19. 19.  Coronal structure  The bulk of the tooth above the restorative margin should be at least 1.5 to 2 mm to achieve resistance form.  Teeth restored with carbon fiber posts had inferior strength compared with those restored with metal posts when subjected to forces simulating those in a clinical setting  (Sidoli GE, King PA, Setchell DJ. An in vitro evaluation of a carbon fiber based post and core system. J Prosthet Dent 1997;78:5-9.)
  20. 20.  Carbon fiber post system, can be used when ample coronal dentin remains and the crown is well supported by remaining tooth structure; otherwise, cast post and core may be used when there is moderate to severe tooth loss.
  21. 21.  Stress  Post and core–restored endodontically treated teeth are subjected to various types of stresses:  compression,  tensile, and shear  An increase in the post length with diameter kept to a minimum will help to reduce shear stresses and preserve tooth structure
  22. 22.  Torsional forces  Intraorally, post and core–restored teeth are subjected to various types of forces. Torsional forces on the post-core-crown unit may lead to loosening and displacement of the post from the canal, causing failure of the system
  23. 23.  Role of hydrostatic pressure  Cementation plays a significant role in enhancing retention, stress distribution, and sealing irregularities between the tooth and the post
  24. 24.  Post design  Classified according to shape design and surface characteristics.  According to shape design Parallel sided Tapered Parallel tapered combination According to surface characteristics    Active and passive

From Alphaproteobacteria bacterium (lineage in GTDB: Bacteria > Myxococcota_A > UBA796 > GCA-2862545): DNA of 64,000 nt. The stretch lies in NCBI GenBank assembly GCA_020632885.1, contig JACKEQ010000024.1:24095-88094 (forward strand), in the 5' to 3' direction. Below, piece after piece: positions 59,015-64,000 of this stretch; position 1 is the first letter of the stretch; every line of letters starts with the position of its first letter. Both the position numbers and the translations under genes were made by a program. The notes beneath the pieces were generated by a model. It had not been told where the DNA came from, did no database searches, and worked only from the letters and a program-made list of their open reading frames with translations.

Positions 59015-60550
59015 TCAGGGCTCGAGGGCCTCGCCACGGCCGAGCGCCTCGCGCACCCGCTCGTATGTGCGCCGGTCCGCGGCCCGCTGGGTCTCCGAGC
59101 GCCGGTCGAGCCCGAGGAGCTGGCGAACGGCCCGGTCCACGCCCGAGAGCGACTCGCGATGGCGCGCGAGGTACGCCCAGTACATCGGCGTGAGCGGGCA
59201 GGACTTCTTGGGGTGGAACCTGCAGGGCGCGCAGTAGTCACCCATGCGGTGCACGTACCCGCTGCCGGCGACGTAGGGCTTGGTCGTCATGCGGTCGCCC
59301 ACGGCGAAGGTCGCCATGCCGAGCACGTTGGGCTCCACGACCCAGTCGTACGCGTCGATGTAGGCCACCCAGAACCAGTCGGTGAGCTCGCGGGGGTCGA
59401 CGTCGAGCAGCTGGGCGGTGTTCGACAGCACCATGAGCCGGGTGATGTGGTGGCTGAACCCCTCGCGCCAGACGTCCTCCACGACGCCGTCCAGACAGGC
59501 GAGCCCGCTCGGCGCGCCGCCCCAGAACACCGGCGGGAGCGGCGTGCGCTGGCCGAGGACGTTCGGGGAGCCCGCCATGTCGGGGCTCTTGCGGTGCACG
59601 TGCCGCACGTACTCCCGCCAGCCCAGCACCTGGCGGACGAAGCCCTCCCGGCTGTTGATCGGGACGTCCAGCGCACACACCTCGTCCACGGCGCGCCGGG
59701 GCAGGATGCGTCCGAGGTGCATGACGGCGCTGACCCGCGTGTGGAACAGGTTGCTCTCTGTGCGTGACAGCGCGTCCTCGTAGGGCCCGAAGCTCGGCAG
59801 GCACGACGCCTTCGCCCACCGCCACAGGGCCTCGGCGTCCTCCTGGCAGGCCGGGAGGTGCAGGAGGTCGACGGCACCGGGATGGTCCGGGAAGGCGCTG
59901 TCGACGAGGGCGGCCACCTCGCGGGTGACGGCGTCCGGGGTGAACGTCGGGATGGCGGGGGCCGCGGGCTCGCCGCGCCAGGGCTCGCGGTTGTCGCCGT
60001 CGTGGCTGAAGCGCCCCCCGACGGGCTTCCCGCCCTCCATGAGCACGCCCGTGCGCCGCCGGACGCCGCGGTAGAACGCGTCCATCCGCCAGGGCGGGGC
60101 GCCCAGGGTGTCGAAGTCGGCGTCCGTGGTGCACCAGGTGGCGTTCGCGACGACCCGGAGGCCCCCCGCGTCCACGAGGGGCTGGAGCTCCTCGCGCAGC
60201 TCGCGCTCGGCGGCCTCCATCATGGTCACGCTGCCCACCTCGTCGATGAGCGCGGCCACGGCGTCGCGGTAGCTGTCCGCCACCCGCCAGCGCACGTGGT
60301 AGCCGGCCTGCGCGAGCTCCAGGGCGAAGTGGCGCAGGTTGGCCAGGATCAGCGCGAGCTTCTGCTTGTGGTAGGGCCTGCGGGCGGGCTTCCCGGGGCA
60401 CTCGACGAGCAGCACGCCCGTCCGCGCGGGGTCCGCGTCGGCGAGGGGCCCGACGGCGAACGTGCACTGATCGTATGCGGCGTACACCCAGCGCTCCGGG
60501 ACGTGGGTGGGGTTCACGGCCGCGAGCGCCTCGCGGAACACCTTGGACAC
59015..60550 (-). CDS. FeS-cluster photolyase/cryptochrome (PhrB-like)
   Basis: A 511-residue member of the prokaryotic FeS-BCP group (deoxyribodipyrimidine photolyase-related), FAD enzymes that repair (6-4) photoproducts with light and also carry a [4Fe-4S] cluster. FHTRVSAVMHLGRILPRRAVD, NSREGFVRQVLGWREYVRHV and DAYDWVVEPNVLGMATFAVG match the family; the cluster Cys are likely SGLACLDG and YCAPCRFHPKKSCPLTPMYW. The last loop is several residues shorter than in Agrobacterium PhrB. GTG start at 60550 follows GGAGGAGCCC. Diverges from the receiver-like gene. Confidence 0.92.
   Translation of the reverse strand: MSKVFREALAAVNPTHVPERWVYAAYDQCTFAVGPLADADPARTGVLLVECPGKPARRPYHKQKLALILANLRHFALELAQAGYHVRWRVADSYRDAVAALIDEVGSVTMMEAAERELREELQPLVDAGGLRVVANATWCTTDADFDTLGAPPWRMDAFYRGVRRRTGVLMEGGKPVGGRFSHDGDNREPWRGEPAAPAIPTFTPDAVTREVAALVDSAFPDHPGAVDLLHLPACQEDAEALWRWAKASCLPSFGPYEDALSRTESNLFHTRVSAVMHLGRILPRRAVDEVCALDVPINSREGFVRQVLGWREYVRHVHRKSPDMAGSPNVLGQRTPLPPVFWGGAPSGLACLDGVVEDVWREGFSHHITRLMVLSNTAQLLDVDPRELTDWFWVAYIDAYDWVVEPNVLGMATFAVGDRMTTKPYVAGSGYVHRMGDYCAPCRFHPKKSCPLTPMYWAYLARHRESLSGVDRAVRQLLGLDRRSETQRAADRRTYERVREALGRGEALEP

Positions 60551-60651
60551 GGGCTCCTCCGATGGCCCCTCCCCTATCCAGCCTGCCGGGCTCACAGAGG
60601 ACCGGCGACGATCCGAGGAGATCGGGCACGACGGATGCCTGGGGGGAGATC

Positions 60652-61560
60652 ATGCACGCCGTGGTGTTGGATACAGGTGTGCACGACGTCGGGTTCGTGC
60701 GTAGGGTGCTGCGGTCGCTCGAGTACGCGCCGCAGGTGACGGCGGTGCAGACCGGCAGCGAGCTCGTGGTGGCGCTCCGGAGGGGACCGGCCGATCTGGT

25. 25.  Post material    Metal post systems Carbon fiber posts Zirconia posts
  26. 26. (Mannocci E, Ferrari M, Watson TF. Intermittent loading of teeth restored using quartz fiber, carbon-quartz fiber and zirconium dioxide ceramic root canal posts. J Adhes Dent 1999;1:153-8.)  Bonding ability  Resin luting agents showed good adhesion to carbon  Fiber posts and glass fiber posts.69 The adhesion to zirconia posts was found to be unsatisfactory.69 It was also observed that to improve retention, the carbon fiber post did not require any surface treatment as compared with the zirconia post.
  27. 27.  Core material  Retrievebility  Esthetics
  28. 28. Factors affecting the retention of posts  Post length  The post should equal the incisocervical or occlusocervical dimension of the crown.  The post should be as long as possible without disturbing the apical seal  Short posts are especially dangerous and have a much higher failure rate
  29. 29.  Post diameter  Increasing the diameter of the post does not provide a significant increase in the retention of the post; however, it can increase the stiffness of the post at the expense of the remaining dentin and the fracture resistance of the root.  post diameter must be controlled to preserve radicular dentin, reduce the potential for perforations, and permit the tooth to resist fracture
  30. 30.  Luting cements  Resistance form  Stress distribution  Rotational resistance
  31. 31. Ferrule effect
  32. 32. Classification of esthetic posts  Polyethylene fiber posts  Ribond  Glass fiber posts  Fibrekor posts (Generic Pentron)  Carbon fiber posts  Composipost  C – Post systems
  33. 33.  Quartz fibers bound in an epoxy matrix    D T Light post (Bisco Usa) Astheti Plus posts Light posts  Ceramic posts  Direct method  Cerapost (Lemgo, Germany)
  34. 34.  Indirect method  Split casting technique (Inceram posts)  Copy milling technique (In ceram Celay posts)  Two Piece technique (ER – Post systems, Brassler Germany)  Heat preassure technique  Cosmopost (Ivoclar)
  35. 35. Thank you Leader in continuing dental education